Slow down … you move too fast

April 21, 2008 at 8:03 am 6 comments

Over the last three weeks, our playgroup has recently had a few sessions with a woman from the Steiner federation. It has been an amazing experience, but I have struggled to  write about it because it has affected me so personally.  

 

As a mother who rushes around at high speeds, speaks very quickly, spends hours on the internet, schedules activities in for every day, works part time, loves the company of others and gets extremely jittery at the thought of spending time alone …  a lot of what this woman had to say was very hard to hear.  

 

Of course, I am paraphrasing terribly, and I welcome comments from anyone that thinks I have gotten the wrong end of the Steiner stick!

 

We all know the way we speak to our children can be deeply harmful, but we often forget that it can be extremely helpful, and healing. Young children absorb everything they experience into their very being. In that sense, the way we speak to them actually  forms who they are.

 

By being fully present when we speak, by choosing our words consciously, by speaking slowly, calmly, peacefully we help our children develop fully. Beautiful words will have a very positive affect, just as ugly words will harm our children. 

 

Filling our homes with artificial voices – the television, the radio, recorded music – confuses the child and is no substitute for the living voice. It is only the living voice that can be the powerfully positive, healing force that we desire. Children need to hear their mother and father speaking to them, singing to them, telling them stories – and they need to hear this constantly.

 

Children are very sensitive to sense impressions and even a trip to the supermarket, with its bright lights, colours and noises, will be incredibly overwhelming.  It is important to give our children a rich home-life – and that means spending a lot of time at home, just pottering about quietly doing home-making activities.  Children won’t get bored doing this – they will love imitating their mother, playing with a few simple toys, running around the garden. It is the mothers that get bored.  Many mothers are ‘too much in the mind’ with a running commentary going through our heads, thinking about the next thing we need to do, giving off a busy, nervous energy.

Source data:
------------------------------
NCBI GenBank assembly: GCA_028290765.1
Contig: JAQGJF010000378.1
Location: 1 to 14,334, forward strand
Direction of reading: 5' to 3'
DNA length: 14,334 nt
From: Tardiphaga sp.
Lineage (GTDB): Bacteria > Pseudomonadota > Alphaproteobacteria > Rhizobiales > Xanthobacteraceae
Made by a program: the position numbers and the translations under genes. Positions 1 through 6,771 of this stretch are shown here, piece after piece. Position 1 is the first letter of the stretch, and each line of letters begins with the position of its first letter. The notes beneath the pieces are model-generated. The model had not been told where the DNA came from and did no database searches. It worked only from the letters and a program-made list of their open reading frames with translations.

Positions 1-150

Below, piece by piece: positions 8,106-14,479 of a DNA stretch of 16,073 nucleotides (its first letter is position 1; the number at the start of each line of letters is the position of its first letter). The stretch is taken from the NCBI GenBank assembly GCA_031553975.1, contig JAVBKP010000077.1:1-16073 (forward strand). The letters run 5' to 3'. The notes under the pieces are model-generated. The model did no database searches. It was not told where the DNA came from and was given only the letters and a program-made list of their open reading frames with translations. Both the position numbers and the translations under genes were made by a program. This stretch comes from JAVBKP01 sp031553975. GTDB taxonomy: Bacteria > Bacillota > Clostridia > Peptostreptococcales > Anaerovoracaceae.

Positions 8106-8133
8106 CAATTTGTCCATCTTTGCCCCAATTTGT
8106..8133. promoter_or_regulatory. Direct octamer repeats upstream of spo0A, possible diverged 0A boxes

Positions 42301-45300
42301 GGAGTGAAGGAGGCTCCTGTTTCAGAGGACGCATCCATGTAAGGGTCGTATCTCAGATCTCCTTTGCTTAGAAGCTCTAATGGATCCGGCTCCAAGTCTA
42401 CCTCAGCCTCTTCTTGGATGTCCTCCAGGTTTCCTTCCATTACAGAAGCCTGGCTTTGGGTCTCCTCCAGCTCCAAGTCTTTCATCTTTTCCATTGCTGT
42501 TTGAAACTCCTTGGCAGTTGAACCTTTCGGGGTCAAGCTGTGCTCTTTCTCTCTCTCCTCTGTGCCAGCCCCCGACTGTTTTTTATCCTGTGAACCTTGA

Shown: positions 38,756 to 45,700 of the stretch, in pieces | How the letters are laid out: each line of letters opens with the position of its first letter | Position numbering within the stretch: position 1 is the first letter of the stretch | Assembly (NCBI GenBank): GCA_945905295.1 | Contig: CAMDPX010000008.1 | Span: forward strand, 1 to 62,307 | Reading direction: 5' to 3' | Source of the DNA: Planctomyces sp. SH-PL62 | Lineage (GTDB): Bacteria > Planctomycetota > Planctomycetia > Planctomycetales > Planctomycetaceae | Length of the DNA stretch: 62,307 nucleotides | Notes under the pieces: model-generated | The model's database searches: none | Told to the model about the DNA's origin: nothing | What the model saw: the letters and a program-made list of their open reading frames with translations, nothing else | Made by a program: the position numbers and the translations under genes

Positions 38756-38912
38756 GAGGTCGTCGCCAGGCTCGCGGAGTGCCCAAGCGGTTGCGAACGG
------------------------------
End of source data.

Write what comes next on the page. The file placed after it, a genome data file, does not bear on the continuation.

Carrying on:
She commented that when mothers live ‘in their heads’ and rush their children around over-filling them with sense impressions, the children too become manic, over-wraught, excitable.  Homes are filled with so many toys – these can be pared down to just a very very few quality toys that the child can love.

 

What she said has had a big impact on me. Initially –   I wanted to reject everything she  was saying. After all, we don’t watch TV, hardly go to the mall, our activities usually take place outdoors and close to nature. We might be busy, but I really thought that Munchkin likes going out, being busy as much as I do – and I would go crazy spending a day at home. I thought of women of my mothers generation, who suffered from terrible loneliness without the social support networks we have today.